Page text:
Go to Implementation Ctrl+Alt+B

Brings you to the implementation of a particular class. If there are several implementations, PhpStorm shows them in a list where you can select the relevant one to navigate to.

Step 6: Debug your application

PhpStorm integrates with Xdebug to let you get and analyze runtime information, which is useful for diagnosing issues and getting a deeper understanding of how a program operates. It enables you to:

  • Suspend the program execution to examine its behavior using breakpoints. Multiple types of breakpoints, together with conditions and filters, allow you to specify the exact moment when an application needs to be paused.

  • Play with the program state by modifying variable values, evaluate expressions, and so on.

  • Examine variable values, call stacks, thread states, and so on.

  • Control the step-by-step execution of the program.

Debugging overview screen

PhpStorm automates the process of getting Xdebug up and running, showing you the necessary prompts and action links as you go. For the detailed guide and troubleshooting instructions, see Debugging with PhpStorm.

Step 7: Test your code

PhpStorm integrates with the most popular PHP test frameworks: PHPUnit, Pest, Behat, PHPSpec, and Codeception, so that you could create, manage, execute tests and review test results from within the IDE.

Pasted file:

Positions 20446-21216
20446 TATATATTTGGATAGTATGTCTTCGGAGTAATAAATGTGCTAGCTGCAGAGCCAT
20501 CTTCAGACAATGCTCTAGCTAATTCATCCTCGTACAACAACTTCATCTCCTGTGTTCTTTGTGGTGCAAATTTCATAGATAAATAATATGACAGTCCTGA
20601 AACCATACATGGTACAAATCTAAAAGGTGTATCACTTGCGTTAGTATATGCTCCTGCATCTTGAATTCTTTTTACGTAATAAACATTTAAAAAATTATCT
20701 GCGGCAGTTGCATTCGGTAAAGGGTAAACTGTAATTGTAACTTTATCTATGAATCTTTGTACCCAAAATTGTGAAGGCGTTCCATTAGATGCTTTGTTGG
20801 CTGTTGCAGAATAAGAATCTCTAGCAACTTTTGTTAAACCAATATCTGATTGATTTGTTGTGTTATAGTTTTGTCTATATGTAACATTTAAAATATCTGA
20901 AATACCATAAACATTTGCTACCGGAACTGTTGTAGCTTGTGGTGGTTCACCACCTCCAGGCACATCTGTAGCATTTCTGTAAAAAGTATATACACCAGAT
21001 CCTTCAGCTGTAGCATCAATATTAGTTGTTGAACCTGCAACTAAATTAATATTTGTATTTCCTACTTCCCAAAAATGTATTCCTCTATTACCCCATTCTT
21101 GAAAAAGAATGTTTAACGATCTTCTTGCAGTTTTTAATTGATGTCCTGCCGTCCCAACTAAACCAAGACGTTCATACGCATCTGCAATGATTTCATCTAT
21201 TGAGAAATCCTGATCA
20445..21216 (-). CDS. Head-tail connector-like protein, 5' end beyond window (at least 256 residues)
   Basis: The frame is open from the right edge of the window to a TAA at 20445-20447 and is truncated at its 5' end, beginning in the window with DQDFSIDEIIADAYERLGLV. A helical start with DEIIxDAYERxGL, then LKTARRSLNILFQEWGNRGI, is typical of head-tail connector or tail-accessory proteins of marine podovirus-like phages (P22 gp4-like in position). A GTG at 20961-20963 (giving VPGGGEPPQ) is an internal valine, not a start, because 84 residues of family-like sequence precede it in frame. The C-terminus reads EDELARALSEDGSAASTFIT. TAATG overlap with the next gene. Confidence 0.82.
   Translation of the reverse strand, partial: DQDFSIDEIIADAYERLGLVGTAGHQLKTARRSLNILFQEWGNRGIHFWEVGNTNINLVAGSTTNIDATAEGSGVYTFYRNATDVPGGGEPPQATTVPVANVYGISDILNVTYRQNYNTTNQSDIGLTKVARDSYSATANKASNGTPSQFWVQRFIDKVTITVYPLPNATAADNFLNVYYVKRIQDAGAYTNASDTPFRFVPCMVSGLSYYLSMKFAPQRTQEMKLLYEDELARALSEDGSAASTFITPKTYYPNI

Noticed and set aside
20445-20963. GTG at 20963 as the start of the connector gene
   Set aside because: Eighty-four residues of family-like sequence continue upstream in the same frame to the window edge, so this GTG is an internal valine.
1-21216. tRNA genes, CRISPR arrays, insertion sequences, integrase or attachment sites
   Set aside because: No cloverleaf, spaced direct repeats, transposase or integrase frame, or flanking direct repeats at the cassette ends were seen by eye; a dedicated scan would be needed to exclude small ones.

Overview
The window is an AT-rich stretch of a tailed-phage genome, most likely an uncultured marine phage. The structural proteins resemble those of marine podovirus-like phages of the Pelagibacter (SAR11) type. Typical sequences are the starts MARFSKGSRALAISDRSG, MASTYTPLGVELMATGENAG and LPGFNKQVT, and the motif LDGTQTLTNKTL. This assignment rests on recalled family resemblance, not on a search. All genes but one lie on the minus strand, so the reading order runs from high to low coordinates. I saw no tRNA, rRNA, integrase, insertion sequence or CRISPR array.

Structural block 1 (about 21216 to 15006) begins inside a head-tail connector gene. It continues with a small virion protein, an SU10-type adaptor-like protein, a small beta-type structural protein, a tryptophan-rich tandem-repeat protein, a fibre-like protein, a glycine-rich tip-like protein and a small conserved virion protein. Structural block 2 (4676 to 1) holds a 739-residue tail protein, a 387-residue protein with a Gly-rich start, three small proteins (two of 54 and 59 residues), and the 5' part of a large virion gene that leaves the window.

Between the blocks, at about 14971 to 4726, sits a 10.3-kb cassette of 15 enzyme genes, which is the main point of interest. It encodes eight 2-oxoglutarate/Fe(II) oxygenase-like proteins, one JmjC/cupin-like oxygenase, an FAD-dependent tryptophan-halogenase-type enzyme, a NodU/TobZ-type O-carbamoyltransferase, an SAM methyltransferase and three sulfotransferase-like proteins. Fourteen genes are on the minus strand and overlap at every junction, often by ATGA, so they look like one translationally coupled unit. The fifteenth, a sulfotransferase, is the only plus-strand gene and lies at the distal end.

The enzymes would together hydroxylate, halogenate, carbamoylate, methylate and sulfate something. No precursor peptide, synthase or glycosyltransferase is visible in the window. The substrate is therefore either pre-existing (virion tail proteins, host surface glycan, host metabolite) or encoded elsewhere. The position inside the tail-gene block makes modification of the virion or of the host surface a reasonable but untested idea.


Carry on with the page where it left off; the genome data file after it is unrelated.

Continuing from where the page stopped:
Debugging overview screen

In PhpStorm, you can configure and run tests in different modules of a PHP project independently of one another. If your PHP project contains multiple Composer-managed subprojects, and each of such subprojects has its own test framework executable and/or configuration file, PhpStorm creates a separate test framework configuration for each subproject.

Step 8: Version control and Local History

PhpStorm provides integration with the most popular version control tools: Git, Mercurial, Perforce, and Subversion.

You can review the history of your entire project or separate files, compare file versions, manage branches, and even process GitHub pull requests without leaving the IDE.

You can quickly access all VCS actions from the VCS operations popup Alt+`:

Version Operations Popup

For more information about configuring integration with your VCS and perform the VCS-related operations, refer to Version control.

Local History

Even if no version control is enabled for your project yet, you can still keep track of modifications to your project, restore deleted files, revert or separate changes with Local History. Local History is always enabled and acts as your personal version control system. It automatically records your project's revisions triggered by various events as you edit, reformat or refactor your code, run tests, and so on.

Restore code with local history

Next steps

Last modified: 11 June 2024